5. de Vries, Sander C.."Resource use efficiency and environmental performance of nine major biofuel crops,processed by first generation conversion techniques " Biomass and Bioenergy 34.5 (2010): 588-601.
  6. Source: de Vries, Sander C.."Variation in corn stover composition and energy content with crop maturity" Biomass and Bioenergy 34.5 (2010): 588-601.
  7. ence/article/pii/S0961953405000978 Life cycle assessment of various cropping systems utilized for producing biofuels :Bioethanol and biodiesel ]" Biomass and bioenergy 29.6 (2005): 426-439.
  8. Sokhansanj, Shahab."Engineering aspects of collecting corn stover for bioenergy." Biomass and Bioenergy 23.5 (2002): 347-355.
  9. Kazi, Feroz Kabir."Techno-Economic comparision of process technologies for biochemical ethanol production from corn stover" Fuel 89 (2010): S20-S28.
  10. Fujisawa, Toru, and Tatsuo Tani. "Annual exergy evaluation on photovoltaic-thermal hybrid collector" Solar energy materials and solar cells 47.1 (1997): 135-148.
  11. Kurokawa, Kosuke."Case Studies of large-scale PV systems distributed around desert area of the world" Solar energy materials and solar cells 47.1 (1997): 189-196.
  12. Maycock, Paul D. "Cost reduction in PV manufacturing and Impact on grid-connected and building-integrated markets" Solar Energy Materials and Solar Cells 47.1 (1997): 37-45.
  13. Little, Roger G.."Low cost solar module manufacturing" Solar energy materials and solar cells 47.1 (1997): 251-257.
  14. Qoaider, Louy, and Dieter Steinbrecht. "Photovoltaic systems: A cost competitive option to supply energy to off-grid agricultural communities in arid regions" Applied Energy 87.2 (2010): 427-435.
  15. Chow, Tin Tai."Energy and Exergy analysis of photovoltaic-thermal collector with and without glass cover" Applied Energy 86.3 (2009): 310-316.
  16. Kaelin, M., D. Rudmann, and A. N. Tiwari. "Low cost processing of CIGS thin film solar cells" Solar Energy 77.6 (2004): 749-756.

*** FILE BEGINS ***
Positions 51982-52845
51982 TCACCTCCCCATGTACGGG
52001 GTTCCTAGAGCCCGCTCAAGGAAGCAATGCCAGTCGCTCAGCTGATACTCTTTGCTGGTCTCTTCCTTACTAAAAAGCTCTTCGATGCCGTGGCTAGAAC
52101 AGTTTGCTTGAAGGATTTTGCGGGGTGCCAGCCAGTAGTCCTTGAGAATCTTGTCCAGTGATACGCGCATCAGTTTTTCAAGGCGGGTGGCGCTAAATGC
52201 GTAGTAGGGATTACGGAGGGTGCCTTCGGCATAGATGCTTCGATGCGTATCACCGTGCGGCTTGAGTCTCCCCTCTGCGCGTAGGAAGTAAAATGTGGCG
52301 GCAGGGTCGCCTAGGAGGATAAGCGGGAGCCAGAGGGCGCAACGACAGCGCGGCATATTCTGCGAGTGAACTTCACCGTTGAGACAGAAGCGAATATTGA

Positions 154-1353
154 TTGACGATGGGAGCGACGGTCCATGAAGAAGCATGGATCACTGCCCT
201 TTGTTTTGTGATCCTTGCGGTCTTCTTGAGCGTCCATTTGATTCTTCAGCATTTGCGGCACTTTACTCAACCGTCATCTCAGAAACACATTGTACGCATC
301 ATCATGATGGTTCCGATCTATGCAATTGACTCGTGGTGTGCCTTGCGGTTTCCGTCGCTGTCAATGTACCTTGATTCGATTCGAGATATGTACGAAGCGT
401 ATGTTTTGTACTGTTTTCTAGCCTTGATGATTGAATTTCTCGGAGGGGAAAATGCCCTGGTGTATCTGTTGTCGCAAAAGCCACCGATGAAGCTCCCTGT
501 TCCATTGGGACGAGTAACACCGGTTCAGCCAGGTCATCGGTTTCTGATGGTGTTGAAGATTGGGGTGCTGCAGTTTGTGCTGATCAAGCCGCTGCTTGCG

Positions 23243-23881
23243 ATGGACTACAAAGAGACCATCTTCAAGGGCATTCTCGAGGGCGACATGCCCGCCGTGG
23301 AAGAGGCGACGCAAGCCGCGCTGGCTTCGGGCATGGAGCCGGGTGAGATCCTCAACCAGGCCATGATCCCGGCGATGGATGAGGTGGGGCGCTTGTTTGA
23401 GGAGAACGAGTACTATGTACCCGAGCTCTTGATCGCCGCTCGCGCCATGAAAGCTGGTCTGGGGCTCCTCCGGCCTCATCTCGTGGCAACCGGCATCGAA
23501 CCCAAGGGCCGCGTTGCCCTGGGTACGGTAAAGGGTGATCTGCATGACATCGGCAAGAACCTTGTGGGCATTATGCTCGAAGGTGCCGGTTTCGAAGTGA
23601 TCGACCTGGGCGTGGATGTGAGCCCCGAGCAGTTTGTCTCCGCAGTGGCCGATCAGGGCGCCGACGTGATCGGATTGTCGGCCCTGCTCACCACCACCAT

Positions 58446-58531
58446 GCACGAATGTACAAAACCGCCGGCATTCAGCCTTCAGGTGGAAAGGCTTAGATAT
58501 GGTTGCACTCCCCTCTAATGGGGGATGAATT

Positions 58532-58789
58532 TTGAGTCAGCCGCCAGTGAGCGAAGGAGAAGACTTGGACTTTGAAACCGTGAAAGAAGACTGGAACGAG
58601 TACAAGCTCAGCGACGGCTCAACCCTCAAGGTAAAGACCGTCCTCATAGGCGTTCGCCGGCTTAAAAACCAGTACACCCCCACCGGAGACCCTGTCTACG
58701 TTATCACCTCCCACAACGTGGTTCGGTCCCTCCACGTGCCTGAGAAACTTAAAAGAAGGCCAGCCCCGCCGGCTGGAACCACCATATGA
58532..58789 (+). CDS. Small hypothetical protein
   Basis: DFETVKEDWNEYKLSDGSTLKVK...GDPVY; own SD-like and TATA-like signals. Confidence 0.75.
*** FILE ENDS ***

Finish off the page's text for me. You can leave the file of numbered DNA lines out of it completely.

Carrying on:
17. Kaelin, M., D. Rudmann, and A. N. Tiwari. "Photovoltaic technology: The case for thin-film solar cells" Solar Energy 77.6 (2004): 749-756.
  18. Raugei, Marco, Silvia Bargigli, and Sergio Ulgiati. "Life cycle assessment and energy pay-back time of advanced photovoltaic modules: CdTe and CIS compared to poly-Si" Energy 32.8 (2007): 1310-1318.
  19. Dewulf, Jo."Cumulative exergy extraction from the natural environment: A comprehensive life cycle impact assessment method for resource accounting" Environmental science & technology 41.24 (2007): 8477-8483.
  20. Alsema, Erik A., and E. Nieuwlaar. "Energy Viability of photo-voltaic Systems" Energy policy 28.14 (2000): 999-1010.
  21. PV Watts Calculator
  22. Ong, Sean."Land-Use Requirements for Solar Power Plants in the United States" Golden, CO: National Renewable Energy Laboratory (2013).
  23. Stoppato, A. "Life Cycle Assessment of photo-voltaic electricity generation" Energy 33.2 (2008): 224-232.
  24. Iowa energy centre- http://web.archive.org/web/20161212053446/http://www.iowaenergycenter.org:80/solar-calculator-tool/
  25. Solar Statistics
  26. Baharwani, Vishakha."Life cycle analysis of solar PV system " Int J Environ Res Dev 4.2 (2014): 183-190.
  27. K.Sudhakar,Tulika Srivastava" Energy and exergy analysis of 36w solar photovoltaic module"
  28. Planning guidance for the development of large scale ground mounted solar PV systems